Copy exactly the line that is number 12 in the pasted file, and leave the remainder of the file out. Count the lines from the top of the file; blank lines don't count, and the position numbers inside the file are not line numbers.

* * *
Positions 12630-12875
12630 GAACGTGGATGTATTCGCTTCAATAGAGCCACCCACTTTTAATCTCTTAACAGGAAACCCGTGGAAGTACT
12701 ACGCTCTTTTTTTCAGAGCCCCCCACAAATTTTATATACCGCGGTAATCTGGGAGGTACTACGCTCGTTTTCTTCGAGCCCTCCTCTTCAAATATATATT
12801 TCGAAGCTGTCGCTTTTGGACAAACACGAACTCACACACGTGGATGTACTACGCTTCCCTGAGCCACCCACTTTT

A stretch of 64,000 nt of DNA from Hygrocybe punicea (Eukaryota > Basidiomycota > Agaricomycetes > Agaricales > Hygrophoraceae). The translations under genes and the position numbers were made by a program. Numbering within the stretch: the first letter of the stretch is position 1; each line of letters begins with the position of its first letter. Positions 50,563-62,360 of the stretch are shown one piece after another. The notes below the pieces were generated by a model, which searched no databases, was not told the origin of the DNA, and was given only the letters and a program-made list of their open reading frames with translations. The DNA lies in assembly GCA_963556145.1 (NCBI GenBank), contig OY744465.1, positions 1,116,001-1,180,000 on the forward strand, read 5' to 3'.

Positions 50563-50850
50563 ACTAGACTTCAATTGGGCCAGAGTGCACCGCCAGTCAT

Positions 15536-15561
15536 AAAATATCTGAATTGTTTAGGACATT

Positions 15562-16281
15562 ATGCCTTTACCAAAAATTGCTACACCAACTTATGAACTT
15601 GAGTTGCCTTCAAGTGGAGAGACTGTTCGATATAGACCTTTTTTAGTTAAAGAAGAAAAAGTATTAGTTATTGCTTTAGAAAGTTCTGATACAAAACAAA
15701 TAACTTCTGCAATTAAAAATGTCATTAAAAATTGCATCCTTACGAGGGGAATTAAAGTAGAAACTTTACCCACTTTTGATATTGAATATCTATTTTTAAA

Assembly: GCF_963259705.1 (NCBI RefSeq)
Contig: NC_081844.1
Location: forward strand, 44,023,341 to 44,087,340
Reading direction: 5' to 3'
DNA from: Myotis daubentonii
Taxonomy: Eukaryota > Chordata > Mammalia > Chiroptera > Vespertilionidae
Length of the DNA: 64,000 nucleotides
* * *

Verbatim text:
15601 GAGTTGCCTTCAAGTGGAGAGACTGTTCGATATAGACCTTTTTTAGTTAAAGAAGAAAAAGTATTAGTTATTGCTTTAGAAAGTTCTGATACAAAACAAA